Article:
Prostate cancer depends on androgens and the androgen receptor (AR) for growth and progression. Metastatic tumors are usually initially treated with androgen deprivation therapy by way of medical or surgical castration; however, tumors eventually recur as castration-resistant prostate cancer (CRPC), which progresses due to the intratumoral generation of testosterone and/or dihydrotestosterone and AR stimulation. The identification of these mechanisms and the requirement for sustained AR stimulation has led to the development of enzalutamide, which is a next-generation hormonal therapy that directly and potently antagonizes AR and thereby extends survival for men with metastatic CRPC. Unfortunately, responses to enzalutamide are temporary and resistance eventually leads to death. Enzalutamide resistance is therefore a major and widespread clinical problem for patients with advanced prostate cancer. Recent evidence suggests that enzalutamide resistance is driven by an up-regulation of the glucocorticoid receptor (GR), which re-establishes the expression of 50% of genes that are usually responsive to AR stimulation. Unfortunately, the clinical application of this finding is challenged by the fact that complete and systemic GR ablation is lethal in humans. However, identification of a tumor tissue-specific mechanism that enables GR stimulation might provide a potential therapeutic target that would not compromise the patient. We hypothesize that GR stimulation that occurs with AR antagonist resistance is accompanied by a tumor-specific metabolic mechanism that furnishes abundant local concentrations of cortisol, a GR agonist. Our preliminary data demonstrate that 11?-hydroxysteroid dehydrogenase-2 (11?HSD2), the enzyme that is primarily responsible for cortisol inactivation, is lost with AR antagonist resistance, resulting in augmented local cortisol concentrations. Furthermore, we hypothesize that blocking this metabolic mechanism would reverse GR stimulation and thereby reinstate responsiveness to AR antagonist therapy. Our preliminary data suggest that replacing 11?HSD2 enzymatic function, by either restoring 11?HSD2 expression or blocking the machinery that is required for 11?HSD2 protein degradation, reverses the metabolic phenotype and restores sensitivity to AR antagonist therapy.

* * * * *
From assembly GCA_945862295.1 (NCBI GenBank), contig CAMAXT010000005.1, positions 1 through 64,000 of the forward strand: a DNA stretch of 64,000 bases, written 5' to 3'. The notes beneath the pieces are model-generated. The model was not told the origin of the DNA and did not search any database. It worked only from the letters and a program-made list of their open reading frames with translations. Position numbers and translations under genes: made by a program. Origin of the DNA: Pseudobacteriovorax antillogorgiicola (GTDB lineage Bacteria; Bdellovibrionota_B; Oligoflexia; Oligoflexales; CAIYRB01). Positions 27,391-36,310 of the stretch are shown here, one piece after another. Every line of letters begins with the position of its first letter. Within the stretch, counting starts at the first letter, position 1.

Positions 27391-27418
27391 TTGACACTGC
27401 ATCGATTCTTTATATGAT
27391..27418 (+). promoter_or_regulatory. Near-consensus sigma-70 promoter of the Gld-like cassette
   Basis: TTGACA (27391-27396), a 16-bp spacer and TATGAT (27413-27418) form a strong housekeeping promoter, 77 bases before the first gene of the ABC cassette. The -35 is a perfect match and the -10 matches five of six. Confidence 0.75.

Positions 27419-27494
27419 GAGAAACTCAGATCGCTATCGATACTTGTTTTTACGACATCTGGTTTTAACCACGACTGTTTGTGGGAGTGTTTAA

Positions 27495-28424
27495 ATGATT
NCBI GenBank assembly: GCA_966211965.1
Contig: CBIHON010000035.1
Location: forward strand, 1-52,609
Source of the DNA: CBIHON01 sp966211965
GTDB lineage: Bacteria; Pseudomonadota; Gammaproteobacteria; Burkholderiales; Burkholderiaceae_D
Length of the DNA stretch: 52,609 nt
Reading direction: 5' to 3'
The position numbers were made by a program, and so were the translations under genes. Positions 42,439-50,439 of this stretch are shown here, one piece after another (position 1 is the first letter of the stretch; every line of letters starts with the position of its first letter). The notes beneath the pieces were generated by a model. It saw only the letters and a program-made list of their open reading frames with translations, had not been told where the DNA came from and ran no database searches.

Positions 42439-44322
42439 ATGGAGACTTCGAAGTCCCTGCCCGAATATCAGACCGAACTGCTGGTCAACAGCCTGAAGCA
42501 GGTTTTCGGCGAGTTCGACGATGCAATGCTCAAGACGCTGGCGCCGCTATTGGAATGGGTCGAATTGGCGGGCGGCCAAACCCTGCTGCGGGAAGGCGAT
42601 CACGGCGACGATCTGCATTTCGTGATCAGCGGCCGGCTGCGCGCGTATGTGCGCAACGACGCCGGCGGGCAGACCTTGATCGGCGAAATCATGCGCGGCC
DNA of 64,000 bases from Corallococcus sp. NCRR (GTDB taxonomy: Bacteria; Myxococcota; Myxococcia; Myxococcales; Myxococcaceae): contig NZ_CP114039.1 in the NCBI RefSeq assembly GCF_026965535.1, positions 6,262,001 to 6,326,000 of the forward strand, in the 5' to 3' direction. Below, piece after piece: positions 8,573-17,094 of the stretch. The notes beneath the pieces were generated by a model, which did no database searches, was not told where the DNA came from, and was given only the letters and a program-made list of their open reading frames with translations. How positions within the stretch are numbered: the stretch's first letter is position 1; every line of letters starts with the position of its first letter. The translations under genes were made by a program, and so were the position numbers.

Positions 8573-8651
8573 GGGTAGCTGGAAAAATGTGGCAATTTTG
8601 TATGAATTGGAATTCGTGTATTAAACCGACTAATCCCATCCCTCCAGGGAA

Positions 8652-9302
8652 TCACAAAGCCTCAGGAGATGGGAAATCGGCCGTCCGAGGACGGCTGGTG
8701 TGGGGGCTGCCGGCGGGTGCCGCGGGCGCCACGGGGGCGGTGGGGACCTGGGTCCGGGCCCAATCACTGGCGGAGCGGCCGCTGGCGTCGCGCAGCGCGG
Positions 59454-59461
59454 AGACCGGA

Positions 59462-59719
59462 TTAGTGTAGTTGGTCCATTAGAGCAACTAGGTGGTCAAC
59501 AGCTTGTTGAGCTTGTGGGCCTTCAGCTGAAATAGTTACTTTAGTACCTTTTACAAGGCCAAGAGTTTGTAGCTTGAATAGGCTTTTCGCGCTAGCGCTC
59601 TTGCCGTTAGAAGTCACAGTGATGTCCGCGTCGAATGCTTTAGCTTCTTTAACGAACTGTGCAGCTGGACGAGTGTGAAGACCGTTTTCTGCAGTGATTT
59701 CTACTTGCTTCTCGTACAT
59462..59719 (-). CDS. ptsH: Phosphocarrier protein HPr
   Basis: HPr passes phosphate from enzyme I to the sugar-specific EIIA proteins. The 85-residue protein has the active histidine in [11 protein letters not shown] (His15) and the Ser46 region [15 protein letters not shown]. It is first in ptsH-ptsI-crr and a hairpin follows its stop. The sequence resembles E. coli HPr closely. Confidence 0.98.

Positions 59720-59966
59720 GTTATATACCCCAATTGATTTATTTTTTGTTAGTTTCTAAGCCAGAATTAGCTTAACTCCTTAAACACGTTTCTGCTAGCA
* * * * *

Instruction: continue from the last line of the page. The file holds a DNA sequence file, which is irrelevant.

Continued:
In Aim 1, we will determine the metabolic phenotype conferred by treatment with next- generation hormonal therapies for CRPC.
In Aim 2, we will identify the molecular mechanisms that regulate glucocorticoid metabolism in AR antagonist resistance.
In Aim 3, we will determine the therapeutic significance of restoring the baseline metabolic phenotype in AR antagonist resistance. Together, these studies will identify and clinically validate mechanisms that drive AR antagonist resistance. It is anticipated that this work will lead to the identification of tumor-specific mechanisms of resistance to next-generation hormonal therapies that are pharmacologically targetable and to the eventual development of new treatment strategies for the lethal form of prostate cancer.
/Relevance Castration-resistant prostate cancer is the lethal form of prostate cancer and the second leading cause of cancer death for men in the United States. This proposal will elucidate metabolic mechanisms that enable resistance to potent androgen receptor antagonist therapies. We anticipate that the insights gained from this proposal will directly lead to the identification of new drug targets and the development of improved treatment strategies for more effective clinical therapy.